Having people in your business that will give customers the full picture to make an informed decision is critically important. Those front line folks tell customers a lot about how you run the business, who you hire, how you incentivize them, and the values and behaviors you expect. What are your people telling your customers?

Poor substitutes aren't worth it

Poor substitutes just aren’t worth it

We all have products we love. And when they aren’t available, the search for a substitute is on. Like many, I’ve had that issue over the last year with Clorox wipes. And like many, I’ve been disappointed by the poor quality of the substitutes that have flooded the market. The contrast has highlighted why having a quality product is worth the money.

The same is true in businesses of all types. If your products or services are high quality, people will know that a poor substitute isn’t worth it. How are you positioning your products or services so people aren’t looking for a poor substitute?

making change sustainable

Are you keeping up with the times?

My vet is great! She knows how to handle rescue dogs that are a bit skittish and need a little extra attention. When she moved from one company to another, we followed her because she is great. The only downside is, the owner of the vet business does will not interact with the online pharmacy because of the number of issues they experienced a decade ago. The thing is, today, the online pharmacy is so much easier to deal with and has no issues versus going to a vet office for regular refills. But the issues from a decade ago now result in the vet sending a paper prescription to me by mail, then I have to send that prescription by mail to the online pharmacy, requiring a few weeks of time for issues that no longer exist.

It is a great example of issues that no longer exist driving business decisions. Every business has something that started years ago, but would not be handled that way if implemented today. Are you keeping up with the times?

well run business is worth exponentially more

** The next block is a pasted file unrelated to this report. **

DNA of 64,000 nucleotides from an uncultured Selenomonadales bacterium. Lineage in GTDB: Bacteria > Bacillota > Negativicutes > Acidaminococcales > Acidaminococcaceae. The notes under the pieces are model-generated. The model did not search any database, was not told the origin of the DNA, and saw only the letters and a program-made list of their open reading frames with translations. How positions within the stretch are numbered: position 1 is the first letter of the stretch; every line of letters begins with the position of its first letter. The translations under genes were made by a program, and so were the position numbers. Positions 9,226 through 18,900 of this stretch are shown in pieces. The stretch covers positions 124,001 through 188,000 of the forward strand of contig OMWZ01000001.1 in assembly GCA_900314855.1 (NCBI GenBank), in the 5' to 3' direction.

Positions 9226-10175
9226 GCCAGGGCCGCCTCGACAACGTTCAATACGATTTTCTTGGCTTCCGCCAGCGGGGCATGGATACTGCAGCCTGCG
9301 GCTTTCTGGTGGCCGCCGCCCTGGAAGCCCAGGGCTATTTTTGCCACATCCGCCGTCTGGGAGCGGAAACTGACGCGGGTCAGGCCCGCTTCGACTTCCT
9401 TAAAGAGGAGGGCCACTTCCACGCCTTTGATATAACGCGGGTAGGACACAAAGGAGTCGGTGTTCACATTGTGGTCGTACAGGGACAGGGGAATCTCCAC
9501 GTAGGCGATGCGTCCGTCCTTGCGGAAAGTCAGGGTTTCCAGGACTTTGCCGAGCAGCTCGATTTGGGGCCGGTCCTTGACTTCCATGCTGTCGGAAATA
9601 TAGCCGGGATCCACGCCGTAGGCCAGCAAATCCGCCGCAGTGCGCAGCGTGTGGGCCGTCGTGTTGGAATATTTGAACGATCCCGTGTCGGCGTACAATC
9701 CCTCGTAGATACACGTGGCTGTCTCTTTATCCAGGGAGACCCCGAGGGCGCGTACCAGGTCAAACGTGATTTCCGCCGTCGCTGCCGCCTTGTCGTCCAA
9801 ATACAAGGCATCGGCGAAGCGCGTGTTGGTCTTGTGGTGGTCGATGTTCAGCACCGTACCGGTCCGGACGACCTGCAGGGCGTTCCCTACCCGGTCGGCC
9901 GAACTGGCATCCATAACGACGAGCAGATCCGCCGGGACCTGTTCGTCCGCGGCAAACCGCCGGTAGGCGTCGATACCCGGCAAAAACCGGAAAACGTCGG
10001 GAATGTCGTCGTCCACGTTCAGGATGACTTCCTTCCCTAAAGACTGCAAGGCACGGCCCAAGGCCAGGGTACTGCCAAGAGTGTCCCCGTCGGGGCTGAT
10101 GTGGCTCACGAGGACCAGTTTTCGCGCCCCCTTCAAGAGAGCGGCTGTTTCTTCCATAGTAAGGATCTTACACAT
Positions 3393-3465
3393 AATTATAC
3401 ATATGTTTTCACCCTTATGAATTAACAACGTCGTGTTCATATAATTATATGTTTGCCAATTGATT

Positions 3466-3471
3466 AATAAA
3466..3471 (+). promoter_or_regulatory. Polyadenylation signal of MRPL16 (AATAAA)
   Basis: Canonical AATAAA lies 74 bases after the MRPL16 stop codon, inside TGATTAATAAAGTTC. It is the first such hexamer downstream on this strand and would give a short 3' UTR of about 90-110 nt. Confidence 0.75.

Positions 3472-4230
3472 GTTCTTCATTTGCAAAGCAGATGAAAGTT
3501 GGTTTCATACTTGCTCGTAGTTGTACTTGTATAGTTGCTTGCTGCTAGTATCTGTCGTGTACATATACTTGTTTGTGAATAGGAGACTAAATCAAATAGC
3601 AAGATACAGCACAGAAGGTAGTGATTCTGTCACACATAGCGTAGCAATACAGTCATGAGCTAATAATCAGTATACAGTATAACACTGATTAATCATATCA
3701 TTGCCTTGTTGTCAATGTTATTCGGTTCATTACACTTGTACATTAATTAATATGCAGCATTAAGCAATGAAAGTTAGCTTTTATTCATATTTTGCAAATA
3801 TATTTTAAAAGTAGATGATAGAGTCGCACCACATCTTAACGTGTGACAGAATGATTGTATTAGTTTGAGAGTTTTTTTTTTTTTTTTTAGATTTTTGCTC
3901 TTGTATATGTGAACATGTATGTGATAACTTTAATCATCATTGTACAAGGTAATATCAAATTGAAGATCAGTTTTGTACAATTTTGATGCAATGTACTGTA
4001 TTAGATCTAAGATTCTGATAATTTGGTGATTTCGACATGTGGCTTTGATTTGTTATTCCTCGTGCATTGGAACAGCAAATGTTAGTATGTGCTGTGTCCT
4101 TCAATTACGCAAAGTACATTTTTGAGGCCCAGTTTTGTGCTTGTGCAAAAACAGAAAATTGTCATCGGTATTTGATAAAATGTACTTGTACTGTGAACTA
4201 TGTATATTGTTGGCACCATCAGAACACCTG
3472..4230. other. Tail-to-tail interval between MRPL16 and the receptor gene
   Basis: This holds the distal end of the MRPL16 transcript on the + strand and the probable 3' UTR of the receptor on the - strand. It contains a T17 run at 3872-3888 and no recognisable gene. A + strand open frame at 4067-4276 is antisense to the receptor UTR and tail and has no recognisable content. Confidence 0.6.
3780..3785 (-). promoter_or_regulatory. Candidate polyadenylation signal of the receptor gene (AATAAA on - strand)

When was the last time you looked at the dynamics in your market?

It’s easy to tell when open enrollment starts by the level of commercials for Medicare supplement plans. After all, depending on the source, there are somewhere between 63 and 68 million people in the US on Medicare plans. While not everyone buys supplemental insurance, the level of commercials indicate it is a pretty good market to be in.

Compare that with the individual market which has only 11 million people spread out across all the states, with many counties having only one provider as option because there isn’t enough demand to support more than one provider.  It is no surprise that there are no commercials or other ads. And given the small population, it has taken many years to figure out the pricing/profitability in the market.

The dynamics in a market can be pretty easy to spot if you just look for them. When was the last time you stood back and looked at the dynamics in your market?

do you really want feedback?

Are you really trying to get feedback?

A few weeks ago, a sign popped up on the side of the road. It was the standard poster size on a wood stick. The background was a light green with white type, making it impossible to see what the sign was about. After looking at it a few times as I passed by, I finally pulled over to see what it was about. The only thing I could ascertain was there was some sort of comment period about roadway amendments. The type so small and lacked contrast, it was hard to read without getting out of the car. It made me wonder if the county really wanted comments or if it was just an attempt to comply with the law.

These sorts of situations happen all the time in business. Requests for feedback are put out to customers in an attempt to show the business is open to comments. What happens next will tell you if the desire for comments is genuine. Top performing businesses genuinely want to understand what is working and what is not. That’s how they get better.